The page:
On January 25, hundreds of journalists took to the streets across Mexico to protest against the assassinations of three fellow professionals this month. Journalists, joined in solidarity by members of human rights and social organizations, held vigils and demonstrated in 65 cities across the country to demand justice for their colleagues, and an end to violence and impunity for crimes against journalists. The nationwide protests were among the largest recent protests against the murders of media workers in Mexico.
The protesters convened in public squares, parks and government offices, mostly dressed in black and carrying candles and photographs of dozens of journalists murdered in recent years, urging the government and police to strengthen protection for threatened journalists and expedite investigations into their assassinations. In the capital Mexico City, the protesters gathered outside the interior ministry. They covered the front gate of the ministry’s headquarters with photos of murdered journalists.
Earlier, on January 24 as well, dozens of media workers protested in Tijuana and Mexicali cities, in the Baja California state, in rejection of the murders. They demanded that the State Attorney General’s Office investigate the killings in the light of crimes against journalists and journalistic practices.
A spree of assassinations
The protests were triggered by the assassination of three journalists in less than fifteen days: Lourdes Maldonado on January 23 in Tijuana, Margarito Martínez on January 17 also in Tijuana, and José Gamboa on January 10 in Veracruz. At 7:00 pm on a Sunday, Reporter Lourdes Maldonado was shot dead inside her car, outside her home in the Santa Fe neighborhood. Photojournalist Margarito Martínez was also gunned down in broad daylight, as he was getting into his car outside his home in the Camino Verde neighborhood. Meanwhile, José Gamboa, director of the Inforegio news website, was stabbed to death in the Floresta neighborhood two weeks ago.
Maldonado covered corruption and politics. She had filed a lawsuit against former governor and senator Jaime Bonilla’s media company, Primer Sistema de Noticias (PSN), for unjustified dismissal. In March 2019, she announced that her life was in danger due to the lawsuit, and requested government protection. She was then registered in the Baja California Protection Program for Journalists and Human Rights Defenders, but the protection was not permanent. Just days before she was killed, she won the lawsuit and forced the PSN to pay her USD 24,250 in compensation. Bonilla is a member of the ruling Morena party. On January 25, President Andrés Manuel López Obrador (AMLO) ordered a thorough investigation into Maldonado’s murder.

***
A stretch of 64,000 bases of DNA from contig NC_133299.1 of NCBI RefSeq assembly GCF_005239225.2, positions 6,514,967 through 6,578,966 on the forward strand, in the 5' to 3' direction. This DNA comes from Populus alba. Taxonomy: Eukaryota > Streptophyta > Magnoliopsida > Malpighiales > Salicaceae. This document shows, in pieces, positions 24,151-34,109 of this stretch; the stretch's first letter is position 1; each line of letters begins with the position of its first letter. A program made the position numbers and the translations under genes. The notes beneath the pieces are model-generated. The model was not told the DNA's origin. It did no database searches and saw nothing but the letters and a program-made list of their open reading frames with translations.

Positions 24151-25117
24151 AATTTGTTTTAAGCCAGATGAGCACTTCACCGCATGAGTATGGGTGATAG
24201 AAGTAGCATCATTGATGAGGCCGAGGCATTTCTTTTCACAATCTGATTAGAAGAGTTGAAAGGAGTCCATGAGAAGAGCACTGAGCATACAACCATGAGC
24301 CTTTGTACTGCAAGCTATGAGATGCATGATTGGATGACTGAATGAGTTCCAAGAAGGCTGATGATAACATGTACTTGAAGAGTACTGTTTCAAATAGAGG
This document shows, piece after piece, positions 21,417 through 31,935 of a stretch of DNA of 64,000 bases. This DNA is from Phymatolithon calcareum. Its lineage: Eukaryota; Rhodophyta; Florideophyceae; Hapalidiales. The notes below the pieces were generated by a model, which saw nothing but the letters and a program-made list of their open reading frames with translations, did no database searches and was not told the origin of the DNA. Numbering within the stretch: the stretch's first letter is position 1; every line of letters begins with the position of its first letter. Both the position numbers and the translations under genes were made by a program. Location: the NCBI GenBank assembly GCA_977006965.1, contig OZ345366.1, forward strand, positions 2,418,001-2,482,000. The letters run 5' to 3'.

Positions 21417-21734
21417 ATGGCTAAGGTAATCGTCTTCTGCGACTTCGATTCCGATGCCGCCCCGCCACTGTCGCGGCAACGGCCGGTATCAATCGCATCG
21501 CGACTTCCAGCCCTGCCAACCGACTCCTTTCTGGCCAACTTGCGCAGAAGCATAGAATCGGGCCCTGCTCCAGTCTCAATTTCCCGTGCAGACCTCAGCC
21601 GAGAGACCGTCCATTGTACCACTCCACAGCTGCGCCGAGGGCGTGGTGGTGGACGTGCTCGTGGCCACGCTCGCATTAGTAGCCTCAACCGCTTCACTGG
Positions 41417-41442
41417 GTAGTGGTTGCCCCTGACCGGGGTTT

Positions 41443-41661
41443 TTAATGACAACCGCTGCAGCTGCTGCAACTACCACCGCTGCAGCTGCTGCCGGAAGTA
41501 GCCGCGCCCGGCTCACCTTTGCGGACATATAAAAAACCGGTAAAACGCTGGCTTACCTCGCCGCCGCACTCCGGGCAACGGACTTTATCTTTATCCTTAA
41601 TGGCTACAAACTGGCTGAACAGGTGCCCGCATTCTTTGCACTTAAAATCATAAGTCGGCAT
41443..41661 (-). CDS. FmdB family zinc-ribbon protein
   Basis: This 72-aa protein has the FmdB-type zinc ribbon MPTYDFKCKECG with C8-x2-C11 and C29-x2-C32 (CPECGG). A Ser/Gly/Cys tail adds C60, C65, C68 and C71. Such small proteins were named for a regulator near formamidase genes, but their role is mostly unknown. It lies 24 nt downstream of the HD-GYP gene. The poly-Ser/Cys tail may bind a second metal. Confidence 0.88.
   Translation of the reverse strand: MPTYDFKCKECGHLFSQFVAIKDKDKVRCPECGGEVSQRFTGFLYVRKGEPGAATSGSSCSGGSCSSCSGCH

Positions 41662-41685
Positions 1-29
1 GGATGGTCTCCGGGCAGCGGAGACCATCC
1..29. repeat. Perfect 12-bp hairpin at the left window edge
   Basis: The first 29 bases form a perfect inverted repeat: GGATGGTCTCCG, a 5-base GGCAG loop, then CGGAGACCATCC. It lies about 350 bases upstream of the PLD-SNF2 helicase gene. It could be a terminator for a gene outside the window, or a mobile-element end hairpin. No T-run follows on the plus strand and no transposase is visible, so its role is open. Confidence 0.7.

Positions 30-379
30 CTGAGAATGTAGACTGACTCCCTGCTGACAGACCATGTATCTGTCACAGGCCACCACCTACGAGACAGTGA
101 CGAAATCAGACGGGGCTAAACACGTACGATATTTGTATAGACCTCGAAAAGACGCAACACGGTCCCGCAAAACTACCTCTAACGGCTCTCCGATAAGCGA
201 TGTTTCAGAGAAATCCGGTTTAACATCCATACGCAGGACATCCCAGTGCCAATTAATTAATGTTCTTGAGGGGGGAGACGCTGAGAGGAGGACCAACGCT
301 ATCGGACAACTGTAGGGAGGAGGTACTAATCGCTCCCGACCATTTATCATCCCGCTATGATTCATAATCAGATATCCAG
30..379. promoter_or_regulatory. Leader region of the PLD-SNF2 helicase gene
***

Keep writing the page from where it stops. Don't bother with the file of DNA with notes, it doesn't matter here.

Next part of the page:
Martínez reported on crime and violence. He worked with several national and international media outlets. He had recently received several death threats, and had also decided to enter in the protection program.
Gamboa frequently reported on security issues in the Veracruz state. He was critical of the government’s failure to respond to organized crime and murders in the state.
Various media unions and human rights organizations, such as Periodistas Unidos, the Assembly of Journalist Workers “Tenemos que hablar”, Mexico City’s Human Rights Commission, and Baja California’s Human Rights Commission, among others, condemned the assassinations, arguing that journalists were killed for their work and called on authorities to investigate the murders and prosecute the perpetrators. Many condemned the murders as attacks on the right to freedom of expression and access to information.
Alejandro Melendez, member of the Periodistas Unidos organization, in conversation with El País, said that “journalists who end up murdered often fight against corrupt politicians who are linked to criminals.” He stressed that “criminal structures will not disappear as long as the State does not support crime reporters.”
Journalism in Mexico
Mexico is considered one of the most dangerous countries to practice journalism. Reporters Without Borders (RWF) has placed Mexico at 143rd rank (among 180 nations) in press freedom. According to Article 19, an international organization defending freedom of expression, three journalists have been killed so far this year, seven in 2021, 28 under the current president and 148 from 2000 to date (136 men and 12 women).
A recent report from Mexico’s interior ministry stated that at least 495 journalists are currently protected by the federal government’s Protection Mechanism for Human Rights Defenders and Journalists. The head of the Human Rights Unit and the Mechanism, Enrique Irazoque, on January 26, reported that at the beginning of AMLO’s administration, which began in 2018, the Mechanism had 758 people. To date, there are 1,508 people under such protection, including 495 journalists and 1,013 human rights defenders. Most of the beneficiary journalists are from Mexico City, Guerrero, Puebla, Sonora, Tamaulipas, Quintana Roo and Veracruz.